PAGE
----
With much of the country already experiencing plenty of snowfalls this winter, we thought that it would be a good time to talk about how the cold weather can increase the risk of a heart attack or a sudden cardiac arrest. More importantly how you can protect your heart and reduce that risk.
Although shovelling can seem like an easy chore, it can easily become a strenuous activity leaving you with plenty of fatigue. Lifting snow with a shovel back and forth across a driveway can take a lot out of those who are not regularly active. This can also be the case for those who have snowblowers, as the act of pushing the heavy machine can cause the same amount of strain.
In addition to the activity, the cold weather is another contributor to an increased risk as it can boost blood pressure, interrupt blood flow to part of the heart and make blood more likely to form clots.
Follow our tips below to make sure that you’re well prepared for shoveling your home this winter.
Before you shovel snow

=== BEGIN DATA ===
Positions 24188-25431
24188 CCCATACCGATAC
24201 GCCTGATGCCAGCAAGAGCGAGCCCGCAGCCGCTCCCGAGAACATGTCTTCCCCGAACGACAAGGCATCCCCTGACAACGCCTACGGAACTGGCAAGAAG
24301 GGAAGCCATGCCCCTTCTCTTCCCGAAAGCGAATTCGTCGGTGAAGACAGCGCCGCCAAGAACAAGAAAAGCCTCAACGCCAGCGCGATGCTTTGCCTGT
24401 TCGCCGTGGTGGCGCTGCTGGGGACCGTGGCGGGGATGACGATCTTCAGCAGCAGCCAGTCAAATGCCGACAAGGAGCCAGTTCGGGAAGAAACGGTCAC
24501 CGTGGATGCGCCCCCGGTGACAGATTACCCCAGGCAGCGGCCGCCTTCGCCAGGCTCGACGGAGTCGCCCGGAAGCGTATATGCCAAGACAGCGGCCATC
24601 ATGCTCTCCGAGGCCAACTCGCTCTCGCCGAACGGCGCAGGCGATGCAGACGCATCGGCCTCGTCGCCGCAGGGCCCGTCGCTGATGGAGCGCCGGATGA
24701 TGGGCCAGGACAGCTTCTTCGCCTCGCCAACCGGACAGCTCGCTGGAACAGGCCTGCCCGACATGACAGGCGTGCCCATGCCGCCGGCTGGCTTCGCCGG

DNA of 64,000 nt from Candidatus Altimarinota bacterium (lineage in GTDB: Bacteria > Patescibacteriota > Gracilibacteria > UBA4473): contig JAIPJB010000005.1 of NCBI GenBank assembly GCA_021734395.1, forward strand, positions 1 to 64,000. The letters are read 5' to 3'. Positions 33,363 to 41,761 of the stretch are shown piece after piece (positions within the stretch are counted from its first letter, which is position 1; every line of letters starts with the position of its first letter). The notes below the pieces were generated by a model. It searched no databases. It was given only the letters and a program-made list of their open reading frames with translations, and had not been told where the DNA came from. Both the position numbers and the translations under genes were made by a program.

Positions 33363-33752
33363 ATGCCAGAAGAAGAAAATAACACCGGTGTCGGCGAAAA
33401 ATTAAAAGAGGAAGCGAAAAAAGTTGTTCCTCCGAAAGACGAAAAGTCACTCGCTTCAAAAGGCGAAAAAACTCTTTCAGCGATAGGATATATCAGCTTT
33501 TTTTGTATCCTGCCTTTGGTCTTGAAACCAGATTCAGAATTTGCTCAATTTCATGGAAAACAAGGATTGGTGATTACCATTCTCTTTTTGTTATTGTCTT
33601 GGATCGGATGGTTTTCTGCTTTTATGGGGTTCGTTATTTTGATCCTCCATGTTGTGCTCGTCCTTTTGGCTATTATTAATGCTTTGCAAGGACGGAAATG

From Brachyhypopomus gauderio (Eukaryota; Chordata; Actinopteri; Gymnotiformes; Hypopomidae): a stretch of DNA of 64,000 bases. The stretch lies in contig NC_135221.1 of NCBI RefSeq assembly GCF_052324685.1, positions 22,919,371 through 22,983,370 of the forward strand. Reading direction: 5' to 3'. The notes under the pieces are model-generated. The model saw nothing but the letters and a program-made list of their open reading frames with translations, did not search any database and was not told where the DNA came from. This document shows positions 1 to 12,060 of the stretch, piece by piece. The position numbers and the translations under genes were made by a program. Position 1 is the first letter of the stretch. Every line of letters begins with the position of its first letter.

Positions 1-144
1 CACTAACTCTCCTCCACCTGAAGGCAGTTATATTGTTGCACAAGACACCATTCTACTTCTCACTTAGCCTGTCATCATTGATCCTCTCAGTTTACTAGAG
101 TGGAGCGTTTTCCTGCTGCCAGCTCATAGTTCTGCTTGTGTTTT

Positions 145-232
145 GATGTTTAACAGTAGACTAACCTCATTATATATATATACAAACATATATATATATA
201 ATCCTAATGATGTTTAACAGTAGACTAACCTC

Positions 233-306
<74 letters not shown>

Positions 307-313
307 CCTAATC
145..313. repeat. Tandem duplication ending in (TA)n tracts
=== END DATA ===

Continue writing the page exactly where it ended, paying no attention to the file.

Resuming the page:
- If you’re recovering from a recent heart attack or have any doubts about shoveling affecting your health, please contact a doctor.
- Look to avoid shoveling early on in the morning. Your blood is more prone to clotting due to the lower temperature. Aim to do it at a warmer point of the day if possible.
- Do not eat a heavy meal before shoveling, as your blood will be diverted from the heart to the stomach.
- Treat shoveling like a workout and warm up your body before you begin. Even something as simple as walking to the end of the street will be beneficial.
- Do not drink coffee or smoke for at least one hour before or one hour after shoveling. These are stimulants and elevate your blood pressure and heart rate.
While shoveling snow
- Use a small shovel that you can comfortably handle, rather than one that can pick up a lot of snow. Having a smaller shovel will allow for more loads, and won’t stress out your body.
- Give yourself a lot of time to shovel. Plan to make frequent, 15-minute breaks.
- Drink plenty of water
- Dress in the appropriate amount of layers. Dress so you avoid hypothermia, but not too much and overheat. You could sweat a lot with too much clothing, which could result in the opposite effect of what you’re hoping for.
- Make sure to cover your head and your neck.
- Cover your mouth (breathing cold air can cause angina or trigger breathing problems).
- Watch for the stereotypical signs of a heart attack: lightheadedness, dizziness, being short of breath or if you have tightness or burning in chest, neck, arms or back. If you or you think someone is having a heart attack, call 911 right away.
We hope that you’ve found these tips valuable. Stay safe and happy shoveling!